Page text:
Bill Bryson takes a look at the summer of 1927 and with brief and illuminating discussions of the antecedents of the events of that summer. Charles Lindbergh, record floods in the Mississippi basin, flagpole sitting, Clara Bow, talkies, Herbert Hoover, Calvin Coolidge, Al Capone, Sacco and Vanzetti, Henry Ford, Babe Ruth and more are all featured in this entertaining and fascinating look at what our ancestors were up to almost a ninety years ago. I am not a fan of baseball but even the stuff about Babe Ruth was pretty interesting. Bill Bryson has a real gift for making history come alive by telling the human story not just a bunch of dry facts. He knows how to get personal with his subject matter and doesn't shy away from the unsavory aspects of the story. It was a pleasure to read this entertaining and informative book.
Friday, February 28, 2014
New York, 1885. Beret Osmundsen had good reason to hate her beautiful younger sister Lillie. But when news of Lillie’s murder reached Beret she felt both grief and rage and she needed to know more about the circumstances of Lillie’s life. Last Beret knew, Lillie was living with their aunt and uncle in Denver. But now she finds out that Lillie was killed in a house of prostitution. So she travels to Denver in a quest to understand her sister and determined to bring the killer to justice.
Beret, a woman of wealth and intelligence, is not unfamiliar with the seamy side of life. She runs a halfway house for troubled and endangered women in New York City. Though the Denver police would rather she stayed home and let them handle the investigation, Beret inserts herself into it and builds a good working relationship with the chief investigator, Mick McCauley. McCauley is not the typical flat foot, he is a man of money and influence, quite equal to the challenge of escorting a society lady through the underbelly of Denver’s tenderloin district. Together Beret and Mick will dig through Lillie’s hidden history and discover the truth of her murder.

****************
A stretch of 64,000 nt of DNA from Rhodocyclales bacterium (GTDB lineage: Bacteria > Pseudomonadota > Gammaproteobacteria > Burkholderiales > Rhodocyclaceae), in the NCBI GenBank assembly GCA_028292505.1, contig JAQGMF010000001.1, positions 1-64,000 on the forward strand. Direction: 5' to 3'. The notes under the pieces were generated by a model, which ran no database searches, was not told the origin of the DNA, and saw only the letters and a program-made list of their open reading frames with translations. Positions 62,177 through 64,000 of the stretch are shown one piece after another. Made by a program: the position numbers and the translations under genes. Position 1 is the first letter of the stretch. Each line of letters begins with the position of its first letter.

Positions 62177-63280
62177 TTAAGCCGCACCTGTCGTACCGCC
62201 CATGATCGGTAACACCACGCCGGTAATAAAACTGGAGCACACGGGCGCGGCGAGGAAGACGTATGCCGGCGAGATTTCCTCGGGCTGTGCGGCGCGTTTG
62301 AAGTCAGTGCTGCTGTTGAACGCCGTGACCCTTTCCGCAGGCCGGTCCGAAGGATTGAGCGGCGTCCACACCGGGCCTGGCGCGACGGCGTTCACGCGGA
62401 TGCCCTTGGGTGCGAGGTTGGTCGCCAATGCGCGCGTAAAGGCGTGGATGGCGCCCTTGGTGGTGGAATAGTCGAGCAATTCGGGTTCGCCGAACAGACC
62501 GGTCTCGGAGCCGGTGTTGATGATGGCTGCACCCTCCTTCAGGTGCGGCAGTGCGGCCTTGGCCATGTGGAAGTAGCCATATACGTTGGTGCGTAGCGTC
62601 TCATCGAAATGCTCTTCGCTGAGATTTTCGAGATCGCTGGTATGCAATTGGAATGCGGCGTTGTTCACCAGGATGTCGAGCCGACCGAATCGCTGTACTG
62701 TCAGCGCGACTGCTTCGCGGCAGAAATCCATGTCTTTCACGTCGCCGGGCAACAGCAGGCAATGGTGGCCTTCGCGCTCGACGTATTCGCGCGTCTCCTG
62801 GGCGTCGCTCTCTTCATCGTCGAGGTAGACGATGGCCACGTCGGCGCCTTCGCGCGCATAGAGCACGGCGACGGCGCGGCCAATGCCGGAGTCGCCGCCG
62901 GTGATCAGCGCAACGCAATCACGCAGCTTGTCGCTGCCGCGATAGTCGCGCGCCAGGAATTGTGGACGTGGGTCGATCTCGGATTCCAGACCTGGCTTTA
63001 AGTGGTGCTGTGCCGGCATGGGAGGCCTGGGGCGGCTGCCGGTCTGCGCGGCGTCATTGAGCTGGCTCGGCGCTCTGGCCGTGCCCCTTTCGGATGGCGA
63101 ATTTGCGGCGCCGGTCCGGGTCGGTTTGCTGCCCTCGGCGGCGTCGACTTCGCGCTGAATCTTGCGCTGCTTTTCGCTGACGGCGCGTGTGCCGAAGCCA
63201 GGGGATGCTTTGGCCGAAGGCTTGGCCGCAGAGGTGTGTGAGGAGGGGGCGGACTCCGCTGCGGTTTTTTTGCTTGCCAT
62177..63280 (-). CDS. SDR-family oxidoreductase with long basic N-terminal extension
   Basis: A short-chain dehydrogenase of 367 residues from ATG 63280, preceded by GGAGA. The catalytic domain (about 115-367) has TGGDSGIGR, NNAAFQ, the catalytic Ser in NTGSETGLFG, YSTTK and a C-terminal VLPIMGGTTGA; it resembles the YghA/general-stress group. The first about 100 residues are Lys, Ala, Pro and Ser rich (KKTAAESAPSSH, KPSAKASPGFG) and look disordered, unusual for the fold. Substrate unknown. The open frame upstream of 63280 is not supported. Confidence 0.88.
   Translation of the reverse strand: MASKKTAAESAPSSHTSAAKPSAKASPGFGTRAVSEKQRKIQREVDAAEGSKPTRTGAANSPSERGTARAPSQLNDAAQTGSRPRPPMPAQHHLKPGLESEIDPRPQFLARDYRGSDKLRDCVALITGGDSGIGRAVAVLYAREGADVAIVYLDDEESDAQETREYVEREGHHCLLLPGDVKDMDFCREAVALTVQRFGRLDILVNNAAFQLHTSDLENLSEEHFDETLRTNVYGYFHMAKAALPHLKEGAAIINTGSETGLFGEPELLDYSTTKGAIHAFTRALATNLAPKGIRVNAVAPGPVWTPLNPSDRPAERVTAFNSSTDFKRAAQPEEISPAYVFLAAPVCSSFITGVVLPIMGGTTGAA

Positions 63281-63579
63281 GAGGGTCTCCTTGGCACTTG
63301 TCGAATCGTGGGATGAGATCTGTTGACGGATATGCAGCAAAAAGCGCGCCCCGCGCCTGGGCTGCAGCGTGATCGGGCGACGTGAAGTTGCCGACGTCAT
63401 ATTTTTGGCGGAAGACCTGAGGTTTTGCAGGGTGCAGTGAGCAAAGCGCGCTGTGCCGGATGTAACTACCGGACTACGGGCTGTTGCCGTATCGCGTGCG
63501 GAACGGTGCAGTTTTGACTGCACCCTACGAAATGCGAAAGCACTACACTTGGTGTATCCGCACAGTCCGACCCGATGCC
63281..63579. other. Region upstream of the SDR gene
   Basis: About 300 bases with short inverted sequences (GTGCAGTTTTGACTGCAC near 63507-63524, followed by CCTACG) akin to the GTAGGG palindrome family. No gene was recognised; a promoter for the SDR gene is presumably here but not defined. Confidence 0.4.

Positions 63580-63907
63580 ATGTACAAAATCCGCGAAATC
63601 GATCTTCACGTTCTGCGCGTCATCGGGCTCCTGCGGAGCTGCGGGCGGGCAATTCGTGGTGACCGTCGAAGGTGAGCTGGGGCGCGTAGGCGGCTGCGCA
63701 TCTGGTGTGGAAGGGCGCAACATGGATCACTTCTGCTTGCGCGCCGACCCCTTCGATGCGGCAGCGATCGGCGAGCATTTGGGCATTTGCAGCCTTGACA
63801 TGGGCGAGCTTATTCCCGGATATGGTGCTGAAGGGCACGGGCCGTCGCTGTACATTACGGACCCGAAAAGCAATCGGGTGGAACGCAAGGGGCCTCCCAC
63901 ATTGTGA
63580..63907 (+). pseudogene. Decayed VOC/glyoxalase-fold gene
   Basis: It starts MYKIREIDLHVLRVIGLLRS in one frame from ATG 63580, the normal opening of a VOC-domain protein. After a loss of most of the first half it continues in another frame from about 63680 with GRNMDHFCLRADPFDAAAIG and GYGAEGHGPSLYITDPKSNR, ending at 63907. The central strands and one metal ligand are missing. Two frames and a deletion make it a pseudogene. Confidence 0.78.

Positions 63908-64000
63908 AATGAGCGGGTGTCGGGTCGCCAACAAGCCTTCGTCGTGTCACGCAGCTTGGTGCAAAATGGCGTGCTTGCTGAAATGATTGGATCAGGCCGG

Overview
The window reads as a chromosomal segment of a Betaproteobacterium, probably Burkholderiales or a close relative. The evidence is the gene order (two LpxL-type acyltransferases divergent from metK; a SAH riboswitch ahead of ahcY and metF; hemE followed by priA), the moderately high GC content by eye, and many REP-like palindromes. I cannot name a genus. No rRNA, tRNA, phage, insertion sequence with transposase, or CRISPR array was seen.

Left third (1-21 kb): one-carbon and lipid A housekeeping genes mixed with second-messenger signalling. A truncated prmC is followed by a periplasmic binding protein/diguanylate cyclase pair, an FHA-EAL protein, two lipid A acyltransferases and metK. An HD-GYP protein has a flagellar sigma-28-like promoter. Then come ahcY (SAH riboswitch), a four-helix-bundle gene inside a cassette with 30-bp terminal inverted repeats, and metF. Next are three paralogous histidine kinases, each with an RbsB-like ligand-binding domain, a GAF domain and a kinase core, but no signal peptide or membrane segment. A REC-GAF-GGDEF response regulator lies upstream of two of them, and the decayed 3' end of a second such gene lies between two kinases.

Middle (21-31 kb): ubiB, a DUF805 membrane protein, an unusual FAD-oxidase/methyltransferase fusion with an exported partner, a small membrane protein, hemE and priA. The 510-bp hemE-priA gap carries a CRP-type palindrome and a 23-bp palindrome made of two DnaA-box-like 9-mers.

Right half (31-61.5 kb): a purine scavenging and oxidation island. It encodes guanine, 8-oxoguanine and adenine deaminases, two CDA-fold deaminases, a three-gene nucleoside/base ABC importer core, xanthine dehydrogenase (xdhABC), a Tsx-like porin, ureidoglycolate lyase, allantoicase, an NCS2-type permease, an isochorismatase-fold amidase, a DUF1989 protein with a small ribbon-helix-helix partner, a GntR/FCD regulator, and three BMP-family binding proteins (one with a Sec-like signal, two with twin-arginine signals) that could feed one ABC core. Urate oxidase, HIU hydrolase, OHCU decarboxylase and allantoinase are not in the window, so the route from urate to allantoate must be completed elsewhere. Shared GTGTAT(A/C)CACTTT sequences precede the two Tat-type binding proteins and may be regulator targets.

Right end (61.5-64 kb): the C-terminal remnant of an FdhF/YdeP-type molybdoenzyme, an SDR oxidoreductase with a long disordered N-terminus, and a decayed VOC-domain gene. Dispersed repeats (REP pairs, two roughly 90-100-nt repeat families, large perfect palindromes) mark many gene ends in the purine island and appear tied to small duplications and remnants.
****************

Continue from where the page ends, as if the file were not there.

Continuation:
This was a very interesting read. The story of Beret and Lillie and Beret’s growing relationship with Mick were quite engaging. The murder mystery was interesting too, although the murderer was not much of a surprise. Altogether, I enjoyed it a lot.
Skeeter Jackson is a young scammer with a checkered past. Living with two parents too self-involved to care for their child, Skeeter turned to petty theft in rebellion. He then became the victim of a random time gate that landed him in the camp of Genghis Khan’s father. Skeeter had to learn to survive the harsh conditions of the Mongol steppes. Five years with the Mongols taught Skeeter survival skills but when he was rescued and returned to his parents in modern times he still could not cope with his parents’ indifference. He ran away and eventually ended up on Shangri-La Station where he earned his living stealing from and scamming the tourists on their way to visit the past through the time gates.
Skeeter joined a group going back to Roman times. He had a plan: he would go to the Coliseum and pose as a bookie and take peoples’ bets on the outcome of contests and then go back through the time gate with his takings before the gamblers can collect on their bets. An ill-advised scheme that backfired when one of the bettors turned out to be a ferocious gladiator who, upon discovering Skeeter’s scam, pursued him through the time gate and into Shangri-La Station, determined to get back his gold and kill Skeeter for making a fool of him.
And that’s how the story begins, with Skeeter in hot water with an enraged Roman gladiator. It adds in several other story lines, too many to mention here. Most of the related story lines are fairly interesting, but the best is the story of Skeeter. The only story line that was not as interesting was that of Margo which was quite boring and could have been left out of the novel to good effect.
This is the second book in the Time Scout series and probably would make for better reading if the reader is familiar with the first book, Time Scout, which I was not.